Today’s topic is “ཕྱག་ཆེན་གའུ་མ།”, （phyag chen ga’u ma）.
So first of all, before I explain and translate the very sentence. I would like to let you know that this is a teaching that we do only during our third year of the retreat, not on the first year, not on the second year. So that’s something you just keep in mind.
There are four different chapters in the one book. One first chapter is about the “Samatha and Vipassana”. Of course, there is a preliminary mental preparation, thinking about the cause of suffering and the reality of the suffering, impermanence and so on. And then the second chapter is about the “Analytical meditation”. And then the third chapter is “Visualizing a deity”, which we will skip that, because that requires a separate empowerment. The fourth is about the “Recognizing of the nature of the mind”. So that’s that. Okay?
So the reason that it is called “ཕྱག་ཆེན་གའུ་མ།”（phyag chen ga’u ma）: “ཕྱག་ཆེན་” （phyag chen） means Mahamudra, “གའུ་མ།།”（ga’u ma） means like an amulet.
So I think there may be some sort of a different understanding, culturally when you call it “amulet”, maybe in the western society when we say “amulet” we just have something like a very large shape, something around the neck.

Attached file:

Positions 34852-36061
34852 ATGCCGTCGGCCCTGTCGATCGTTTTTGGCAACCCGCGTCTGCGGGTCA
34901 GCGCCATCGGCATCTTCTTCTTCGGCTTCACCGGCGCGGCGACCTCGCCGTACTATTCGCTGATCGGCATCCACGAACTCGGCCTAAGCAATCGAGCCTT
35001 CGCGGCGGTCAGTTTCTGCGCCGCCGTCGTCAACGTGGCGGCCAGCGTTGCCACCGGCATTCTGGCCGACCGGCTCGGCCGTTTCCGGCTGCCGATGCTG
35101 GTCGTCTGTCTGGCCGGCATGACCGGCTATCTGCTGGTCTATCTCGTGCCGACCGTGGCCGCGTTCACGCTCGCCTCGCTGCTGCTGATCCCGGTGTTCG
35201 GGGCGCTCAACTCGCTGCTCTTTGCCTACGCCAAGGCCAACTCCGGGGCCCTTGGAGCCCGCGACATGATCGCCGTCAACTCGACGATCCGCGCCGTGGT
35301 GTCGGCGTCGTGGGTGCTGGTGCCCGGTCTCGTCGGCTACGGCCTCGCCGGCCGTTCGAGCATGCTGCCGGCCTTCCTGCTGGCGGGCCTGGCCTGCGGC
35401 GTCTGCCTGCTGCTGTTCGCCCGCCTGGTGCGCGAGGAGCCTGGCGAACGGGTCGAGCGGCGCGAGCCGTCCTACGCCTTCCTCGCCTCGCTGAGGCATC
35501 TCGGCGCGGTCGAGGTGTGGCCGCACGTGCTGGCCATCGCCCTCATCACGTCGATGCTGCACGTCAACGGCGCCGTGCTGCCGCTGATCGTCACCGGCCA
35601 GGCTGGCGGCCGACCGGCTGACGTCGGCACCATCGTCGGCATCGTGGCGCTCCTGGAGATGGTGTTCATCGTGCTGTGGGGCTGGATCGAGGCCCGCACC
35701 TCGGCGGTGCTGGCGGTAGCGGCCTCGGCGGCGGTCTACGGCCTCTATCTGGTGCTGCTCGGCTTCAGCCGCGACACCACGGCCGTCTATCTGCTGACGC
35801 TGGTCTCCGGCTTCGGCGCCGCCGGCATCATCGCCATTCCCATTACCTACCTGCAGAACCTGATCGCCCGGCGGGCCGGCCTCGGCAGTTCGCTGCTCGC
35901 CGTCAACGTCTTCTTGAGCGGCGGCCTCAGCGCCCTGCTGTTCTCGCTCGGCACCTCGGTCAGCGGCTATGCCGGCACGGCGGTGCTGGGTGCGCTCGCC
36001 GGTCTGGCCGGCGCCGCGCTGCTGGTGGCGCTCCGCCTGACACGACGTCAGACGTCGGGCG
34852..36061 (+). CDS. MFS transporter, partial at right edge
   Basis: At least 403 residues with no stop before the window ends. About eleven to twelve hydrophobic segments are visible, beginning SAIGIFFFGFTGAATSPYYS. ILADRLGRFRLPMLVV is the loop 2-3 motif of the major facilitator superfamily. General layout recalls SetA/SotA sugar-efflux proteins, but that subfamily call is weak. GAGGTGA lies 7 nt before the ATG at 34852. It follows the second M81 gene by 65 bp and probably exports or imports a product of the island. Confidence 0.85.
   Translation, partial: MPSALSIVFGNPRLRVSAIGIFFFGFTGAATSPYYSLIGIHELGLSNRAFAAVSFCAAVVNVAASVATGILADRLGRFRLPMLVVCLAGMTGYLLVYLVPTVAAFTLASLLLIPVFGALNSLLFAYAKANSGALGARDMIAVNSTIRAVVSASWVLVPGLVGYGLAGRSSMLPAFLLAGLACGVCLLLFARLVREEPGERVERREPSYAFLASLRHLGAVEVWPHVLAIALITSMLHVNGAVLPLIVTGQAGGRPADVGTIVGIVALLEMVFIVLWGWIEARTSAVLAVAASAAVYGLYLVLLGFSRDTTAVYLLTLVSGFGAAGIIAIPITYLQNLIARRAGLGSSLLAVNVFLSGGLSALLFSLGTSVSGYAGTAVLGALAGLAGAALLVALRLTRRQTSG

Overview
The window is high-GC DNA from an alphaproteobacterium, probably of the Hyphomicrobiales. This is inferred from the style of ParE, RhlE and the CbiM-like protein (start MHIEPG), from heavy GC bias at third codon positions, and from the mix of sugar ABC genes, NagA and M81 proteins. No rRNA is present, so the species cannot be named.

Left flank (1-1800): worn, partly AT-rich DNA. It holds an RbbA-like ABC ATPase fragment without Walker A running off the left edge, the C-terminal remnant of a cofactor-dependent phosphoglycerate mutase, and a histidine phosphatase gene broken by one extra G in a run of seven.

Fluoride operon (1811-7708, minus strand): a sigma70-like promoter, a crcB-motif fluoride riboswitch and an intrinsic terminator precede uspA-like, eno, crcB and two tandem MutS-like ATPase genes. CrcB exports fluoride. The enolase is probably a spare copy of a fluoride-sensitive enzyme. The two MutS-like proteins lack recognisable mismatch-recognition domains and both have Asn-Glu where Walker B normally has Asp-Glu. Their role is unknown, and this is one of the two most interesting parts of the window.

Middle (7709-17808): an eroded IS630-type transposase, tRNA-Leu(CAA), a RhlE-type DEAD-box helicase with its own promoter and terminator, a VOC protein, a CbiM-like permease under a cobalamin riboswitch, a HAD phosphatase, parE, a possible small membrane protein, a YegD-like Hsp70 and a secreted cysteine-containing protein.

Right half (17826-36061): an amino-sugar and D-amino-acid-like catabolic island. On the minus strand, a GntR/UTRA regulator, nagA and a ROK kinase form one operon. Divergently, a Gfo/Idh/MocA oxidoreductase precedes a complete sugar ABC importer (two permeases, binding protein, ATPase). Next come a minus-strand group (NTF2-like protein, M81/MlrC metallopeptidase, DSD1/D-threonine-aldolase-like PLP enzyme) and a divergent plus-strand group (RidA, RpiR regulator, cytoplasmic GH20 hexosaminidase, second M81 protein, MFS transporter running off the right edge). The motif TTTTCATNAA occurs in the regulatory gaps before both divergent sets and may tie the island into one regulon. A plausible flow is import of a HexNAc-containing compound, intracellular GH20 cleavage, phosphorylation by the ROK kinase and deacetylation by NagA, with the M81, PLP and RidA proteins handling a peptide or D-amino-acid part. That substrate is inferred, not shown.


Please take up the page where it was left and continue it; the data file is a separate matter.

But in the Tibetan culture when we say “amulet”, that means something that is very precious within, not just a statue; but it can contain relics, it can contain teachings, hand-written teachings that you preserve within you, you know, within the amulet. And then wherever you go you take with you, so it is the most secure way of preserving it.
Because many Buddhist masters they go to India, crossing the border of Nepal and then when they go back to Tibet along the journey, there is a lot of robbery. So whatever they see, they steal it, they throw away into the river, they destroy it. So just nonsense, so it’s a very common thing. So therefore many of the masters when they have a very, very special teachings, they always write down and roll it and keep it within the amulet. And then when they reach to their final destination, and then they open it and then give teachings to the students. So that’s that.
Niguma’s “Amulet Mahamudra” by Kalu Rinpoche (morning session – 5′ 20”)
Kagyu Sukha Chöling – Friday March 11, 2022